In defence of my neighbours to the south...They know that they are the greatest people in the world and know it all the way to their state line, (which most have never crossed). Most also believe in God...(the one George talked about).They are the most geographically inept people in the world, and some still think the "Middle East" is somewhere between Little rock, and Memphis. In school they are taught the grand and glorious victories of the US of A, and are never taught world history.

I have talked with people from all over, and most Europeans will say, "Oh yeah, Calgary, just inside the rockey mountains in Canada.

Americans will say, "where?" I'll say in Canada, they say "where?", I say North of the 49th parallel, they say "what?" Then I tell them I have to go tan some new hide to make straps for the dog sled, and they say Okay...<--- I only used that line once. I have engaged in conversations about waterproof keyboards because in the summer our igloos melt all over them tho.

Are they radical? If you do the drive from Little rock, Arkansas to Memphis Tennesse you'll see bullet holes in every road sign.

Ignorance is not evil, it's just ignorance. The general population believes "Muslim" is evil. It's what they've been taught.

They honestly feel in their heart what they are doing in Iraq is best for the people.

I spent a fortnight up there one weekend and actually saw the grass grow. We are not as ignorant down here as some insecure folks in the Great White think we are. We are taught world history all the way back to the begining when Columbus stumbled on our shores in Cape Cod. I know what I am talking about.

Peace

Satyaban

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I spent a fortnight up there one weekend and actually saw the grass grow. We are not as ignorant down here as some insecure folks in the Great White think we are. We are taught world history all the way back to the begining when Columbus stumbled on our shores in Cape Cod. I know what I am talking about.

Peace

Satyaban

Lol, you must have visited Saskatchewan. That's where you can tie your steering wheel to your gas pedal and set an alarm clock for the estimated next gas station. That's our flat lands, you can watch your dog run away from home for three days.

I was in the Dallas airport when one of the security guards asked a fellow where he came from. The fellow told him Saskatoon Saskatchewan. The guard went back to his partner and said "I don't know, he doesn't speak english"

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I spent a fortnight up there one weekend and actually saw the grass grow. We are not as ignorant down here as some insecure folks in the Great White think we are. We are taught world history all the way back to the begining when Columbus stumbled on our shores in Cape Cod. I know what I am talking about.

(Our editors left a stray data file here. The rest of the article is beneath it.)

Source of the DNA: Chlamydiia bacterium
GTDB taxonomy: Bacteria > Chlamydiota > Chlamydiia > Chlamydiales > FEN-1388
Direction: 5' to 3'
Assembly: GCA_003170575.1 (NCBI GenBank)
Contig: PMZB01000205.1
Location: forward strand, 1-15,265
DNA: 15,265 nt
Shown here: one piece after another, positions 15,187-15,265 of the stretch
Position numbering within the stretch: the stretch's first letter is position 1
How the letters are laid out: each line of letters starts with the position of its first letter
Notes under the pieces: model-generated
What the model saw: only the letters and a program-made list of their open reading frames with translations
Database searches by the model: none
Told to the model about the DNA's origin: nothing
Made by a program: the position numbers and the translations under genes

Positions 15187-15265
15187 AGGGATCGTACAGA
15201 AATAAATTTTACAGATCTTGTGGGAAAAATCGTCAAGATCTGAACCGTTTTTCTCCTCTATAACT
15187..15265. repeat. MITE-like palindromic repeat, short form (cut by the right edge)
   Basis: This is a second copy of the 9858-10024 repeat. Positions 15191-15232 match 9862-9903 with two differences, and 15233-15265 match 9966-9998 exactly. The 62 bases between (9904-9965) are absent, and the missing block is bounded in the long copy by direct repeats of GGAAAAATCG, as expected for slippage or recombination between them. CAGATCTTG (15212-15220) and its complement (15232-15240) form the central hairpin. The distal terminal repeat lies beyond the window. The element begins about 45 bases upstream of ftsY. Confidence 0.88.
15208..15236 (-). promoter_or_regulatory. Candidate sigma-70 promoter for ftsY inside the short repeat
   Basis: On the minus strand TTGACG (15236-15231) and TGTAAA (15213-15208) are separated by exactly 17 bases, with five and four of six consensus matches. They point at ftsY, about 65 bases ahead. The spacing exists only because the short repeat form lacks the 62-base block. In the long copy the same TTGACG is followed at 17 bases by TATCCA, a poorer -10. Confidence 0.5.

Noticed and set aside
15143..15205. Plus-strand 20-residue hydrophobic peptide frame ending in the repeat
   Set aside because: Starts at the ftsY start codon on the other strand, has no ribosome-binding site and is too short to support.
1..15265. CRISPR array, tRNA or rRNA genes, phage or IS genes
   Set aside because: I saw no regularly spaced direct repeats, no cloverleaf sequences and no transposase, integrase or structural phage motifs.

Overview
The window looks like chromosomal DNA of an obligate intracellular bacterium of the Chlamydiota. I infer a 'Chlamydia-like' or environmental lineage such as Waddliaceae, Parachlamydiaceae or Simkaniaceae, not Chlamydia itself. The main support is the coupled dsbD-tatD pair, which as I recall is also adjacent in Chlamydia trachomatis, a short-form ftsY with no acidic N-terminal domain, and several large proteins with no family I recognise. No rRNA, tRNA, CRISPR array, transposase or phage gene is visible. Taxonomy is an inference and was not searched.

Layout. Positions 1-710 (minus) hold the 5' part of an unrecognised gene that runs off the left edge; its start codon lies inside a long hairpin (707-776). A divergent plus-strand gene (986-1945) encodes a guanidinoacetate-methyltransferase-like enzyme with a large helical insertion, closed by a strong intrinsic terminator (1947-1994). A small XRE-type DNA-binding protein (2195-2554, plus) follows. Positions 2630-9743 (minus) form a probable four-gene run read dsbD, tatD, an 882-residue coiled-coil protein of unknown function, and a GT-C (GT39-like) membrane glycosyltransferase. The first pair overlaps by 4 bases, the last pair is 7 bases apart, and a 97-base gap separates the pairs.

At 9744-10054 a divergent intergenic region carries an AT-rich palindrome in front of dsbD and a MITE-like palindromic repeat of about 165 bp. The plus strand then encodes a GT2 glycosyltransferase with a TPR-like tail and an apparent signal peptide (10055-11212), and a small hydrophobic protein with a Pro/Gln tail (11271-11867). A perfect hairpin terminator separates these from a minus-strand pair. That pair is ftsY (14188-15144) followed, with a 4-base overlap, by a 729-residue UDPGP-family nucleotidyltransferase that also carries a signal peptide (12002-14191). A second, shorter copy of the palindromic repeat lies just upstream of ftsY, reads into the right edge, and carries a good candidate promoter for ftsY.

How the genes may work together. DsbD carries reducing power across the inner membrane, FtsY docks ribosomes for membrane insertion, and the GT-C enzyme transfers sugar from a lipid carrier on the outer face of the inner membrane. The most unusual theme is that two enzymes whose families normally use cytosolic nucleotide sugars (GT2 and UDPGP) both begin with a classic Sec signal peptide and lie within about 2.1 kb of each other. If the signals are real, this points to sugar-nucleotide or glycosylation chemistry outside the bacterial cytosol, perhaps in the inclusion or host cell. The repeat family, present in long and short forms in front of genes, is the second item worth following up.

Peace

Satyaban

Sssh, don't spoil their fun. My family are all from up north and every time we visit, we're subjected to ridicule, criticism and complaints from Canadians about their neighbors to the south. I met this one guy from Vancouver Island who ranted on about his hatred for Americans. I wondered where this hatred came from and supposed that at some point in his life he must have had a bad experience in the US. I let him vent and asked him when was his last visit to the States. Imagine my surprise when he informed me that he had never visited the US! How does one enter a dialogue with someone like that? I told him I hoped he felt better after getting that load off his chest and wished him a wonderful day and left.

Americans should be more educated about Canada than they are but, sadly, it's not due to ignorance, it's just that they're not interested.

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it's not due to ignorance, it's just that they're not interested

Lol, probably more truthfull than my assumption. Actually I have friends all over the US, and I don't share your Vancouverite friend's opinion, (I've actually been in the States.) It was the show, "So you want to be a millionaire" where I laughed the loudest. The $500.000 question was, How many provinces in Canada? It took the guy a good ten minutes. He did get it right tho.

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Religious pluralism is kind of a "all paths lead to God" approach, and that all religions are all equally valid reflections of reality. This of course must be rejected, and as Muslims we have to stand firm that Islam is the one and only right path, and nothing else. Political pluralism on the other hand is respect for people of other faiths, and although we reject their faith system as invalid, we nonetheless respect their right of freely practicing what they wish, in addition to all of us working together on common goals.